A Conversation with Benedicte Hardy

A fifth-generation distiller explains her feminine style of Cognac

As a student, Bénédicte Hardy chose Geneva over New York’s Columbia University because she wanted to ski in her spare time. And after spending ten years studying maritime law, she amazed her father by deciding she wanted to enter the family business after all.

Today, she’s the fifth generation to head the Cognac house that bears her name and travels the globe as their Brand Ambassador. She has said that “we make Cognac the most feminine way imaginable, the reverse of robust,” and extols the virtue of a style that is supple and soft. Is there a connection between that style and her gender?

“The house style was really set by my uncle,” she explains. “He wanted something clean and accessible that people could enjoy immediately. And we age longer than the other houses, which adds depth and removes the rough edges.”

Founded in 1863, Hardy produces 60,000 six-packs of Cognac each year, nearly half of which is sold in North America. Their history gives them the advantage of older stocks that can be blended into their releases at every quality level. Their entry range begins with V.S. ($35), V.S.O.P. ($50) and X.O. ($135), and includes the popular Legend 1863 ($60), a blend positioned between V.S.O.P. and X.O. and dominated by 12-year-old Cognac. “We use charred barrels to create an earthy, flavor,” she says. “We wanted Bourbon drinkers to taste it and immediately feel at home.”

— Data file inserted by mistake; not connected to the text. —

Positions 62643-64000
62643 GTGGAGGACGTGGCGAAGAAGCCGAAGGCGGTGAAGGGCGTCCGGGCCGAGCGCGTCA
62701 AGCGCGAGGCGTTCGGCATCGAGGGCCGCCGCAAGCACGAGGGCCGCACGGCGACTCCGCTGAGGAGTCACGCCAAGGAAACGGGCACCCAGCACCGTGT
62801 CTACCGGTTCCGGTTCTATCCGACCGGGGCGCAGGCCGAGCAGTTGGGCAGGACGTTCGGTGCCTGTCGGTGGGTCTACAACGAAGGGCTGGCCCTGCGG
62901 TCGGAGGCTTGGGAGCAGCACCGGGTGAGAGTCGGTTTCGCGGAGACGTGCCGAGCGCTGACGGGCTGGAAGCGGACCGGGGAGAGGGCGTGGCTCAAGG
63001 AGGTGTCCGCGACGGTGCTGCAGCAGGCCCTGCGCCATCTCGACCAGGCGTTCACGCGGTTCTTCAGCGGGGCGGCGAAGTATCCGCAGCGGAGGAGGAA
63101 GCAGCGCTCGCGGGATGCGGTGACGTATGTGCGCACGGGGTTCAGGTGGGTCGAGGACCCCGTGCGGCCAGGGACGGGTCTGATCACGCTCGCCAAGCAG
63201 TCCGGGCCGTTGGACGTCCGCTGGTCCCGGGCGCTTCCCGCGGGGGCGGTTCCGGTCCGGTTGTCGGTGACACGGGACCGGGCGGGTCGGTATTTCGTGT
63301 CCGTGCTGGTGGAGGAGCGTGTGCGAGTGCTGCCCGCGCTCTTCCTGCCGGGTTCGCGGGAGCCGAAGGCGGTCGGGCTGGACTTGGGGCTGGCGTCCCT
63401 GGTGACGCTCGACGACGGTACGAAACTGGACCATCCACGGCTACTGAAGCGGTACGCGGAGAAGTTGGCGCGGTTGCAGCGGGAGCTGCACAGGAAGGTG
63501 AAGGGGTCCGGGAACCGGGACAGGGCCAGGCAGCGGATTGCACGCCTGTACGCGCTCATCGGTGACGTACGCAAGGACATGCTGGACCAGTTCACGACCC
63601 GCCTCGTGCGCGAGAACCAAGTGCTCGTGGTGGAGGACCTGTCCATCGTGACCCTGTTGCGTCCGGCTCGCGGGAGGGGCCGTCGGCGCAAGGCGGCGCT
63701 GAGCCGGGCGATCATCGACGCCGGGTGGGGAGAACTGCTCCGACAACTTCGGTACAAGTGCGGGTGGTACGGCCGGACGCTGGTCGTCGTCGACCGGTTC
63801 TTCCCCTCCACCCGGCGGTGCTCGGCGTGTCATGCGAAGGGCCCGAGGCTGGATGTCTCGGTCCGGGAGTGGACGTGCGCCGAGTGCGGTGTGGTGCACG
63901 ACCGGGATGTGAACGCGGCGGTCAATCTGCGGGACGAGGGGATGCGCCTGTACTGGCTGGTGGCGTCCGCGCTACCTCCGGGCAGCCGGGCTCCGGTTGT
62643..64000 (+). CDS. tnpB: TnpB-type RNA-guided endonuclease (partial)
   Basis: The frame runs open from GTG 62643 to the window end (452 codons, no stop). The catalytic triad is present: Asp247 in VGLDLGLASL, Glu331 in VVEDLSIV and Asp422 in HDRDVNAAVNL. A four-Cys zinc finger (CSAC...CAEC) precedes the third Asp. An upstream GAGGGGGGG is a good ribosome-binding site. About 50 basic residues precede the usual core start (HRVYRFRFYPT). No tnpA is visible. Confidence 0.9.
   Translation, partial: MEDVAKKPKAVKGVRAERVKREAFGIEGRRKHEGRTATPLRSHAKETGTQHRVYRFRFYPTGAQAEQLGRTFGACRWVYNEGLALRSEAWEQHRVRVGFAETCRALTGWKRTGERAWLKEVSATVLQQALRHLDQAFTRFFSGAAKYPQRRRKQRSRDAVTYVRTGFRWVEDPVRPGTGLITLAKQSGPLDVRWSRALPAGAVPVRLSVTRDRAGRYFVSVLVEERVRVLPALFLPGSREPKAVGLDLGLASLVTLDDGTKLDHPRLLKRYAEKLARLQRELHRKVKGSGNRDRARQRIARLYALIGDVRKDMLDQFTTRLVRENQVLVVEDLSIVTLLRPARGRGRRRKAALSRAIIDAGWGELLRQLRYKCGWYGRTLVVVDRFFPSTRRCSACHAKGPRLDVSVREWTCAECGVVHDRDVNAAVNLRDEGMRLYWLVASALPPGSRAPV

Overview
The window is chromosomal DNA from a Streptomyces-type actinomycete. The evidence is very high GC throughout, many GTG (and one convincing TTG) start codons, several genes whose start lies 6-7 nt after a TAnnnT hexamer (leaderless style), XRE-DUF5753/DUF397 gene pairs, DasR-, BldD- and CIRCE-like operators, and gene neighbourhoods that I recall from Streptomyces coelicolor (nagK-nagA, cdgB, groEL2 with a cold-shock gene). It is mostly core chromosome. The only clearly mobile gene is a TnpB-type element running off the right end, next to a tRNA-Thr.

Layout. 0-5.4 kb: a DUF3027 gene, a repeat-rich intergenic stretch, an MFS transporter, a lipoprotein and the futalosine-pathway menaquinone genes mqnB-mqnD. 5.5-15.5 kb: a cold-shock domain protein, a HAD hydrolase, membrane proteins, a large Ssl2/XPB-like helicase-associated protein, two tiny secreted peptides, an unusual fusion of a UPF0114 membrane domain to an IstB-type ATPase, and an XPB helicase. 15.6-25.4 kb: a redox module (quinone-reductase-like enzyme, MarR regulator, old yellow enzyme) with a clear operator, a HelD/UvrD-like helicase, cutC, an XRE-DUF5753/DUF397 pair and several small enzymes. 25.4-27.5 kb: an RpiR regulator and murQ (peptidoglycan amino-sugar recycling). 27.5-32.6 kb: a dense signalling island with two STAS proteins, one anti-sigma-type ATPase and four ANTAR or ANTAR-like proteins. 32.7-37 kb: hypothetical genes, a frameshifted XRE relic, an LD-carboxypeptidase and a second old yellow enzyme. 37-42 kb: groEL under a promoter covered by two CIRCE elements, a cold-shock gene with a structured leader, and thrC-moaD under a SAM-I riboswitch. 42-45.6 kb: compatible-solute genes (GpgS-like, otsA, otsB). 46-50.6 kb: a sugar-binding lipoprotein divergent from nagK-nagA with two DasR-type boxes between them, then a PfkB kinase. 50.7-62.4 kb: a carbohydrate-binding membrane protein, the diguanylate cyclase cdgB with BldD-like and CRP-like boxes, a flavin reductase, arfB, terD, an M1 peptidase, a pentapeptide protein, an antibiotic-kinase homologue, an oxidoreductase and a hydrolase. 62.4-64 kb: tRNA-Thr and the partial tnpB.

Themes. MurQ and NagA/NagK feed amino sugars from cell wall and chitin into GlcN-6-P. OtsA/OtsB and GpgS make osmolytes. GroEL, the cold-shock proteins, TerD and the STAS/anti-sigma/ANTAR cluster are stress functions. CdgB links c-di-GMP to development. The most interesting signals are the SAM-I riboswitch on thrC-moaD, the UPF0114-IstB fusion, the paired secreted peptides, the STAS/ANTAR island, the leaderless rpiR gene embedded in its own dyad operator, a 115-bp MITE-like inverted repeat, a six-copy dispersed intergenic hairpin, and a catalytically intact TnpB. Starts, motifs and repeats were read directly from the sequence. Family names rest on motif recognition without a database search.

At the top levels, Hardy has embraced a “haute couture philosophy” that elevates the bottle itself to the level of the spirit inside. “To open a bottle of Hardy Cognac is to discover a rare work of art,” she says, and that statement is borne out by the Lalique carafes that contain their rarified Four Seasons series. “Many of the big houses work with Baccarat for their top Cognacs, but I wanted to collaborate with Lalique because I felt they were more prestigious, elegant and special.”

The blend for the Four Seasons is based on Cognacs set aside by her father between 1914 and 1940, with a different flavor profile for each season, and include stunning decanters such as L’Eté (summer, $16,500) and Printemps (spring, $17,300). “It’s no different than paying a large sum of money for a painting,” she says, “except there are collectors who buy two sets: one to drink, and another to keep.” While still beautiful, the more affordable Prestige series ranges from $200 to $1,550.

However, she realizes that works of art like those are in a different universe from what people consume every day, and she is actively involved in promoting Cognac as a natural drink that can be enjoyed. “People are realizing that brown spirits are a very versatile product,” she says. “The entire category of V.S.O.P. is delightful in a long drink or a mixed cocktail. If you look at the most famous pre-Prohibition cocktails—the Sidecar, Sazerac and French 75—the best of them contained Cognac as a primary ingredient. Mixology is both the past and the future.”

And what about the future of Hardy? Although she has two children in their early twenties, their career paths are not yet set, and Bénédicte is mindful that she came to the business late in life. “For us, upholding the tradition and carrying the torch was an honor. Hopefully the younger generation will see it that way.”



Mark Spivak specializes in wine, spirits, food, restaurants and culinary travel. He is the author of several books on distilled spirits and the cocktail culture. His first two novels, Friend of the Devil and The American Crusade, are available on Amazon; his third novel, Impeachment, will be released in October.

Facebook Comments